on October 12, 2004
A brief, but thorough outline of the author's view of the direction that Western Civilization (American in particular) appears to be headed. However, unlike what the editorial reviews would've had me believe, I did not find very much optimism contained within. In fact, I found it rather depressing. The book spends six chapters outlining the problems and their "proofs" and a single thin chapter on what to do about it.
I suspect that like most poli-sci-economic-stuff that is found in "normal" bookstores, the intended audience is armchair philosophers, pundits, and anyone who can read that happens to reside in N. America or Western Europe (of which I must be one, as I've bothered to write this silly review). If so, then this book delivers, and in the best way possible.
Five "pillars of [Western] culture" are identified:
* Community and family
* Higher education
* Effective practice of science
* Taxes and governmental powers directly in touch with needs and possibilities
* Self-policing by learned professions
Each has a chapter devoted to explaining how it is under assault. This may sound dry, but the author's style is conversational and the medicine goes down easy. Each chapter is a comfortable, rambling, casually meandering journey to the point. And along the way it forces one to think critically. (Perhaps Jane Jacobs is the Mary Poppins of economics. Anyhow...)
The book was insightful and inspirational. By the time I was finished, I'd written a ton of questions and notes for further exploration. Perhaps this is the optimistic quality mentioned by other reviewers.
Unfortunately, I wan't impressed with the final chapter, "Unwinding vicious spirals". It just isn't enough. As is typical, it is easy to point out problems, but difficult to provide solutions. Then again, perhaps it would be a waste of time to try to provide a one-size-fits-all solution as each situation is different and requires local resources to be freed to step-up and solve the problem for themselves. Reading the book will help clarify that last statement.
Hopefully, the solution defficiency will help inspire the smarter people of my generation to arrive at solutions that expand upon the core of the ideas presented in the chapter. I'm deffinately not one of those, but at least it inspired me to look into many of the ideas and perhaps contribute some small thing.
Highly recommended, if only to impress your friends around the watercooler with concepts such as "import replacement" and "jitneys vs. tradtional mass transit". (It'll also make you cooler, and better looking!)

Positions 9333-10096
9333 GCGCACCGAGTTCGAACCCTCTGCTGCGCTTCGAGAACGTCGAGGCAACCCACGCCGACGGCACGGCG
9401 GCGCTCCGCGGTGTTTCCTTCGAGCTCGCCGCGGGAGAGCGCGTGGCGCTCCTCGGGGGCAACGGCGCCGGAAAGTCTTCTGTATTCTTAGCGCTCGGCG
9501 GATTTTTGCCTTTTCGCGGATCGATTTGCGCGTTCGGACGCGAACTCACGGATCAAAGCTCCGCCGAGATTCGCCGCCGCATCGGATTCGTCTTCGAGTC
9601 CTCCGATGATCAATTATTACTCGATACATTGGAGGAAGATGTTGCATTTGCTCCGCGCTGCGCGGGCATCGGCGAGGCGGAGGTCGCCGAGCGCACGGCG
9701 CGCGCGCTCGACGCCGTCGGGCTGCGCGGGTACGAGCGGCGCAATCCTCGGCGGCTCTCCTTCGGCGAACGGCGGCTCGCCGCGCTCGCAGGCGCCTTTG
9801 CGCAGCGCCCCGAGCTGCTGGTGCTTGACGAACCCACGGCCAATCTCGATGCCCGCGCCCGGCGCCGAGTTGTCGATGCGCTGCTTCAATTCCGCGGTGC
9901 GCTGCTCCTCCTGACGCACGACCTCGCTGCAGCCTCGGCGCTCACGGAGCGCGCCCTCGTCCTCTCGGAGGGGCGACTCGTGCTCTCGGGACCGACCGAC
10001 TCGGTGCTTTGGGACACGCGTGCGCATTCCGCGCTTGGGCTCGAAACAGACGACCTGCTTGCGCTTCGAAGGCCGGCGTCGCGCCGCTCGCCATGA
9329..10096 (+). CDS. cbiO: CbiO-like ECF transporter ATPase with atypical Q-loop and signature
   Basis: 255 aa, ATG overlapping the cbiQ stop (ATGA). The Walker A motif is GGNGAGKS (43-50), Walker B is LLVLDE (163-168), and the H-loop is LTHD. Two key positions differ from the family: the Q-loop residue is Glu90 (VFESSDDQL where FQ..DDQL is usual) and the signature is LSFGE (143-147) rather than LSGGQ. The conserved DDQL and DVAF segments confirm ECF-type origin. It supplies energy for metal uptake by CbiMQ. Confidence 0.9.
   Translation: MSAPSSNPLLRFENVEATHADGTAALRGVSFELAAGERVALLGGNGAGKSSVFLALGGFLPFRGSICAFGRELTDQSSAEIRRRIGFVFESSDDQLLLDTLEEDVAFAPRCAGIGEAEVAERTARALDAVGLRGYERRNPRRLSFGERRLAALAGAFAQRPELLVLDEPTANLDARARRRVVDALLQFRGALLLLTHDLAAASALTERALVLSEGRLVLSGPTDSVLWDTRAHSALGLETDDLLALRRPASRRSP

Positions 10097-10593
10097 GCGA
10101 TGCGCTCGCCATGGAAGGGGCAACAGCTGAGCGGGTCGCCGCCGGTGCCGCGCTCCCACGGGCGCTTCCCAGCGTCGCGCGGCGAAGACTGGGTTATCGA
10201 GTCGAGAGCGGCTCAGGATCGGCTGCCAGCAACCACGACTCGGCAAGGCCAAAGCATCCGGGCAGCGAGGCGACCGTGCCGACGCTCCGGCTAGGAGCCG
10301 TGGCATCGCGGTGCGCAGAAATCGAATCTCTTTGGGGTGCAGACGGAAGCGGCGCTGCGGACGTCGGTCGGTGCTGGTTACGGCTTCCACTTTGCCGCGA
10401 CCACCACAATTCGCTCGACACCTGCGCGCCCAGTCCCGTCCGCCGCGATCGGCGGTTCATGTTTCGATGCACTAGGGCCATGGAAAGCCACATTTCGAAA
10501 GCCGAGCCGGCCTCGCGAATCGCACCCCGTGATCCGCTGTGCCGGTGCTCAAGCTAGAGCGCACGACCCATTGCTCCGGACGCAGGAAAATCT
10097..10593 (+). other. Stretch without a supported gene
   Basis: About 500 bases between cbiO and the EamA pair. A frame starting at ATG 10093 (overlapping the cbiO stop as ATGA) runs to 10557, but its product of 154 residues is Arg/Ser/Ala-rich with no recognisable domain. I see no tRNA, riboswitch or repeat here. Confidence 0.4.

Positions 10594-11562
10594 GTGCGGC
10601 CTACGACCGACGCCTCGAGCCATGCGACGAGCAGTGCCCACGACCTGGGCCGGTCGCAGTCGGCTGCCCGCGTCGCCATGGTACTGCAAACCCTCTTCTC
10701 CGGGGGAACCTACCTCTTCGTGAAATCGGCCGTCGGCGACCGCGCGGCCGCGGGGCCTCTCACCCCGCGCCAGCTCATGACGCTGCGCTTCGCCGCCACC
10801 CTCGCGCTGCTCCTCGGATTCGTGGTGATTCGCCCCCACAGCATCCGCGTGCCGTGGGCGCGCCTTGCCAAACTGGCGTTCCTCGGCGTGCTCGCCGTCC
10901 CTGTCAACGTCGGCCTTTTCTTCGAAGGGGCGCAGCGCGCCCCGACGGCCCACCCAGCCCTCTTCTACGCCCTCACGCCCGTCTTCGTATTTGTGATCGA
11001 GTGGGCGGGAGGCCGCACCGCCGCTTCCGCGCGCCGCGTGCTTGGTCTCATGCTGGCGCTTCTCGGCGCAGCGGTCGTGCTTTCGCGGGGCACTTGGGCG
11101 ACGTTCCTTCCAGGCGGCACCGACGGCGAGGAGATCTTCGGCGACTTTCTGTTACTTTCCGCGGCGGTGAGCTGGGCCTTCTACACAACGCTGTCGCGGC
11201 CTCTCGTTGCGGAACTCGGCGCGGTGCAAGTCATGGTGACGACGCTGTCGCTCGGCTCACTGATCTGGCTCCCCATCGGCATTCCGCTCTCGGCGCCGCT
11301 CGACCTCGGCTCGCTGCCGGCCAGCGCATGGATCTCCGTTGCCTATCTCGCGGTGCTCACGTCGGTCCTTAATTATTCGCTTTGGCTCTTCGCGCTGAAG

on March 12, 2011
Jane Jacobs states in her introduction that she has no solutions for the problems she sees, but is hopeful if she can point out the issues, perhaps someone else will be able to see the solution. She then proceeds to point out the problems with modern western civilisation that she sees.
Well written and researched, she shows how human societies are natural systems which go through growth and decay cycles, she then goes point by point to show how western society is starting into a decay cycle. I had seen many of the issues she points out, but had not noticed the larger picture until she showed it clearly. From university credentials to seeing a result from taxation, she was a brilliant writer.
on May 6, 2005
This book is really more of a personal reflection on today's society than a work of research. I found that it lacks foundation and is practicaly void of historical facts. Although broken down in five chapters, the book at times reads more like a collection of random thoughts without any real structure about the sujbect at hand - a defenitive lack of editorial skills in my opinion. That said, it does offer the reader something to think about, which does earn the book a couple stars!
on April 8, 2005
There is a Dark Age Ahead, indeed, as Jane Jacobs warns, but only if you are THAT pessimistic. This is a woman who longs for the nuclear family of the 50s and the removal of many roads because they ruin the community, leading to isolation rather than socialization, among other things. I have to wonder how she was such a supposedly influential urban planner if Toronto, where she worked for many years, turned out so horridly by her own standards which is ruining the community with its mess of roads. I think Jane's been a bit isolated by those roads in Toronto, sitting alone to formulate up all these things. Also, several "get back" statements to certain people who opposed her views in the past were also present in the book, statements which nobody cared to listen to she had to write her own book to put them in print. These were NOT classy and paints a picture of a bitter old lady, which, incidentally, is the tone I got from the book.
Now, I'm not saying everything Jane says is incorrect. She does rightly point out issues of accreditation instead of education where institutions are giving slips of paper and churning out students rather than educating them well. However, as with all her observations, accurate or not, she tends to draw the wrong, or at least, most pessimistic conclusions. It's so pessimistic that apart from an apocalypse prediction, it rivals doomsday cults in predicting where we're going. It's not so drastic, but more painful if you look at it as us having to live through it in a relatively meaningless life devoid of functionality as a family and as a society, rather than just quickly be wiped out. Thank goodness Jane won't be around for it, but I'd advise her to have some faith in humanity and die in peace rather than fret about the rest of us as a species, all for nothing.
I had to read this book for a course and I deliberately finished the final few pages standing in line at the university library, to donate it the moment I was done if only not to pollute the atmosphere with unnecessary by-products of burning a book.